Strangely, the exact same thing happened on this journey, at exactly the two month mark. Not only was moving rapidly from one place to another exhausting, I had more obligations than in 2007. I had contracted to write four travel articles per week for one client, wanted to post to Hole In The Donut at least four times per week, and was writing an occasional feature story for other online travel publications as well. By day I would see the sights and try to learn about the local culture; by night I had to sort and catalog the 200-400 photos I took each day, decide which ones to use and size them, before finally writing and uploading my posts. I was averaging perhaps four hours sleep per night, sometimes less, and it finally caught up with me when I experienced chest pains in Queretaro. Fortunately, the pain was the result of a combination of stress and muscle stain rather than heart related, but it was a definite wake-up call. My inner guides were speaking to me, telling me to slow down, and I paid attention.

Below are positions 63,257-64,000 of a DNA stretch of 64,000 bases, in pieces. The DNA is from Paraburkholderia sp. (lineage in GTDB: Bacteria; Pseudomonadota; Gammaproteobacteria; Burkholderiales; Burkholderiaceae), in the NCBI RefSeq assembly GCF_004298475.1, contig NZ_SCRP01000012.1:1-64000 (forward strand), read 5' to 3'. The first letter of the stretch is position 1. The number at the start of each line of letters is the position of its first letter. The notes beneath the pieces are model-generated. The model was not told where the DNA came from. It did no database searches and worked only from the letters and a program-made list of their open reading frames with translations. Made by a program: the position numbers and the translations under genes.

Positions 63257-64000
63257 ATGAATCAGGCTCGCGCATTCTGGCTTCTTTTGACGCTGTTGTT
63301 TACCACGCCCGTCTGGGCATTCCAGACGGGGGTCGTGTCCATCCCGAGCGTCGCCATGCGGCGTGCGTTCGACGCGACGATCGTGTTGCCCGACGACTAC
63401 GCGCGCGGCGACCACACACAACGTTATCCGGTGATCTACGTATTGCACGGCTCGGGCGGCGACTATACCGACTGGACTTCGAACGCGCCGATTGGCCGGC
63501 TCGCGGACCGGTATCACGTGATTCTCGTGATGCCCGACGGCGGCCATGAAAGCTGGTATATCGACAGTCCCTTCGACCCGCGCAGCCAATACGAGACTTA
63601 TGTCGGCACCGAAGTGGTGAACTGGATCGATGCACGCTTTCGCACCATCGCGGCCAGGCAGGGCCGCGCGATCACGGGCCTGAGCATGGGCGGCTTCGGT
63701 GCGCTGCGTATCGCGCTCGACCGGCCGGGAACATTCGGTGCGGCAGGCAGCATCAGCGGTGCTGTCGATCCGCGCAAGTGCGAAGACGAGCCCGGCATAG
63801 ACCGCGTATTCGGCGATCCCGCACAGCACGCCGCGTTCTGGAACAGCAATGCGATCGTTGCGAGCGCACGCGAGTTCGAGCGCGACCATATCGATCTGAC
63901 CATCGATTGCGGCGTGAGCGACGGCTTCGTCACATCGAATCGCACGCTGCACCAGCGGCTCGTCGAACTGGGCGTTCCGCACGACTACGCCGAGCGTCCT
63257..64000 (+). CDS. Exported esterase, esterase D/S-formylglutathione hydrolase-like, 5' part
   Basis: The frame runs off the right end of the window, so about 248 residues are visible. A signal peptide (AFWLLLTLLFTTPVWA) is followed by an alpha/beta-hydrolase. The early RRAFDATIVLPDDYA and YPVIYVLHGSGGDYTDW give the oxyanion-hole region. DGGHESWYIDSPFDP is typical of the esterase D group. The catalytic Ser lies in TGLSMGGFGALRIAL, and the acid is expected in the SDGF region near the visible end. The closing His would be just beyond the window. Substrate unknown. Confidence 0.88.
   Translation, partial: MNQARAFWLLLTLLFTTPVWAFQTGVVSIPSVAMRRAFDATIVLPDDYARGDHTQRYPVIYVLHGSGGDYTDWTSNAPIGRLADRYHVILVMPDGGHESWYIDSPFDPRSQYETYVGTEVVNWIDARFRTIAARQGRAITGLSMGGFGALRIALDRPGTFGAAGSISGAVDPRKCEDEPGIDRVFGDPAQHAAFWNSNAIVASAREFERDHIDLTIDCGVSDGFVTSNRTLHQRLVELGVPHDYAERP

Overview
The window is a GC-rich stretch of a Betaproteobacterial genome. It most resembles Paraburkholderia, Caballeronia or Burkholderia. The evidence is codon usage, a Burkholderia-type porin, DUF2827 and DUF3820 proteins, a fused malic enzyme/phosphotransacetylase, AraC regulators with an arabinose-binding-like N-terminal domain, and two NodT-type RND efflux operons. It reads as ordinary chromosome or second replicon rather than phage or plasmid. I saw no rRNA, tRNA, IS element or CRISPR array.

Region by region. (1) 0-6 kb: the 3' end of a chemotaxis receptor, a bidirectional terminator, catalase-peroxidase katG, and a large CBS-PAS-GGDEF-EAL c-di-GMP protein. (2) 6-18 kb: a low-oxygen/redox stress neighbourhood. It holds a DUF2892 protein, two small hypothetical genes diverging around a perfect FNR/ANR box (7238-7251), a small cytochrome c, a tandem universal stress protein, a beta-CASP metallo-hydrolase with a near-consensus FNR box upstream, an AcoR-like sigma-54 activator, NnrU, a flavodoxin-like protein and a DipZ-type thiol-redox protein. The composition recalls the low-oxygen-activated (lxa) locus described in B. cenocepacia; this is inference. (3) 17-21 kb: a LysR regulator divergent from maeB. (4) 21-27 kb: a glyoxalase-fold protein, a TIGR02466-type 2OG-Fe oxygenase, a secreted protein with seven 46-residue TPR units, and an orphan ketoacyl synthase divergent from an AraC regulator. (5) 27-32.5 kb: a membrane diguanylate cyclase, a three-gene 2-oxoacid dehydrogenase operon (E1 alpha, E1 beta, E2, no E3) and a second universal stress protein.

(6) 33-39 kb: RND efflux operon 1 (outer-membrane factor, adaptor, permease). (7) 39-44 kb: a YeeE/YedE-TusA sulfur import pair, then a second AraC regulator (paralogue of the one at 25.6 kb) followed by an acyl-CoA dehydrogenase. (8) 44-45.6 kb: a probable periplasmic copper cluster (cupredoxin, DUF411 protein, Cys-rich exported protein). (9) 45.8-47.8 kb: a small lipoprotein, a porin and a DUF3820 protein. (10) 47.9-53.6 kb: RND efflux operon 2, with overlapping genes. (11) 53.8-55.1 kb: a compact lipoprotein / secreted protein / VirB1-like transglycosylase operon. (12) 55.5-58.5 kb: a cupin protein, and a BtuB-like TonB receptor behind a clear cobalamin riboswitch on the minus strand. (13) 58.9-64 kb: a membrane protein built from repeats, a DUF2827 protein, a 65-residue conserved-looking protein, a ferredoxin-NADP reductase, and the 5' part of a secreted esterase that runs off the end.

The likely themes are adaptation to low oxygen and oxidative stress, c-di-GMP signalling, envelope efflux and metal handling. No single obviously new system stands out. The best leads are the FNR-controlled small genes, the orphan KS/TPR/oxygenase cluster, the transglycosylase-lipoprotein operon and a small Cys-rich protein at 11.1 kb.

I finally realized that I don’t need to see everything, all at once. I also realized that my travel is more about immersion into cultures than seeing the sights and, speedy travel being the enemy of cultural travel that it is, I was stressed out by moving too fast. At that point, I threw my intended itinerary out the window and decided to just wander, which is what I do best. No plans, no schedule, no need to get anywhere at a particular time. If I needed to hole myself up in cheap hotels for days on end and write, then that’s what I would do. Rather than visit five countries, I would eliminate South America on this trip and only do Mexico, Guatemala and Belize.